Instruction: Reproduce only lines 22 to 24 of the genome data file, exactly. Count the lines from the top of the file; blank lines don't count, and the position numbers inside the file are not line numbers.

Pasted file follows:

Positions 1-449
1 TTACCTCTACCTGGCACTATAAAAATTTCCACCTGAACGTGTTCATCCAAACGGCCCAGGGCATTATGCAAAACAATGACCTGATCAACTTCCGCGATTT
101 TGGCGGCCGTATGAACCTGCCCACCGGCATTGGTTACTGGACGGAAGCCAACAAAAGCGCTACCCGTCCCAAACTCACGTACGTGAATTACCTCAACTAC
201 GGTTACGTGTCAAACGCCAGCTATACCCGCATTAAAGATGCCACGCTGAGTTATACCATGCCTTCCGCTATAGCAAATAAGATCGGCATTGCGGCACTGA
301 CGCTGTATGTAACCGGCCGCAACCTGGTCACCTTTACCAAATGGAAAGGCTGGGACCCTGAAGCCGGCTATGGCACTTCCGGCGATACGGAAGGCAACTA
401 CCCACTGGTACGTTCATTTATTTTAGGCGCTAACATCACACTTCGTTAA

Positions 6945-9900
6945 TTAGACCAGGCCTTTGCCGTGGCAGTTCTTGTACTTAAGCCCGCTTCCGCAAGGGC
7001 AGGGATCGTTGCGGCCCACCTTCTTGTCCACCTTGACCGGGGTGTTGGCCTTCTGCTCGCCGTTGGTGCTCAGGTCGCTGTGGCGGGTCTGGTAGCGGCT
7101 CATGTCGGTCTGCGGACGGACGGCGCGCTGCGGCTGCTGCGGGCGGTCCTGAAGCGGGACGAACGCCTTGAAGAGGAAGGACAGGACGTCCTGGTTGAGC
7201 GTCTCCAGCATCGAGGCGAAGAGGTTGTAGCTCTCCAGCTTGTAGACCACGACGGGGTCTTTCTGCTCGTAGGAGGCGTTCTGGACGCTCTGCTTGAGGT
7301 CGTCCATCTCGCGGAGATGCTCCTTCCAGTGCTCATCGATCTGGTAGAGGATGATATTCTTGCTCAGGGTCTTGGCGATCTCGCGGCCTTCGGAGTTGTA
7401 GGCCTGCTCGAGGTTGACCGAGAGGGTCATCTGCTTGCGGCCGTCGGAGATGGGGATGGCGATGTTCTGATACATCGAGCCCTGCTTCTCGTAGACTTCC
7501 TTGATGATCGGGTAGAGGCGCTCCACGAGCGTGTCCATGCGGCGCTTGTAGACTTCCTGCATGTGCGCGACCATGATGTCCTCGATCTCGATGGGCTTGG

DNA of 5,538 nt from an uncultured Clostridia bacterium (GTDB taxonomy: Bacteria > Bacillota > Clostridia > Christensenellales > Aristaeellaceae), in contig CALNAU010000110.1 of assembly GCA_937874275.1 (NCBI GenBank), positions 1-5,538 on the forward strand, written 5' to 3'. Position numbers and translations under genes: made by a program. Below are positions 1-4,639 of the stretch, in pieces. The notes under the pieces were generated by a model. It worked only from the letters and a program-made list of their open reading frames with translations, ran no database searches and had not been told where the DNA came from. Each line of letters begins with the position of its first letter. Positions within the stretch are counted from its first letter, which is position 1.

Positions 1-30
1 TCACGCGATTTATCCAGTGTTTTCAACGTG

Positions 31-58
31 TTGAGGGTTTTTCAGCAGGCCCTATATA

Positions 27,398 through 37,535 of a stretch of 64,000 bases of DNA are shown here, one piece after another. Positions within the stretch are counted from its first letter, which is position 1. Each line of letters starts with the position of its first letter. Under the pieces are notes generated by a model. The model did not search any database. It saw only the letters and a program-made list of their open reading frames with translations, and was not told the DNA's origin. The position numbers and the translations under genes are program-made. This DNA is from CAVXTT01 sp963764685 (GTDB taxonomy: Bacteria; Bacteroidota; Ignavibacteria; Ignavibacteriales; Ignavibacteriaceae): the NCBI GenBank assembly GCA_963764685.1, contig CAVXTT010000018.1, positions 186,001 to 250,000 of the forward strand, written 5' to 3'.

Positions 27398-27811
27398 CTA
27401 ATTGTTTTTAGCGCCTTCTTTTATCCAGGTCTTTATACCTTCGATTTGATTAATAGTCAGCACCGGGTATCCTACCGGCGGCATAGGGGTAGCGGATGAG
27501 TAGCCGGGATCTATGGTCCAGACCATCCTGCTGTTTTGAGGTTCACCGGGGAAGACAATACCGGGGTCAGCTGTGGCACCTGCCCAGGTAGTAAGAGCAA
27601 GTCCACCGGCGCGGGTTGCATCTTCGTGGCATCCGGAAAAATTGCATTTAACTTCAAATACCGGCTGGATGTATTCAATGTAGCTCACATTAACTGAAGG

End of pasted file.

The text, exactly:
27398 CTA
27401 ATTGTTTTTAGCGCCTTCTTTTATCCAGGTCTTTATACCTTCGATTTGATTAATAGTCAGCACCGGGTATCCTACCGGCGGCATAGGGGTAGCGGATGAG
27501 TAGCCGGGATCTATGGTCCAGACCATCCTGCTGTTTTGAGGTTCACCGGGGAAGACAATACCGGGGTCAGCTGTGGCACCTGCCCAGGTAGTAAGAGCAA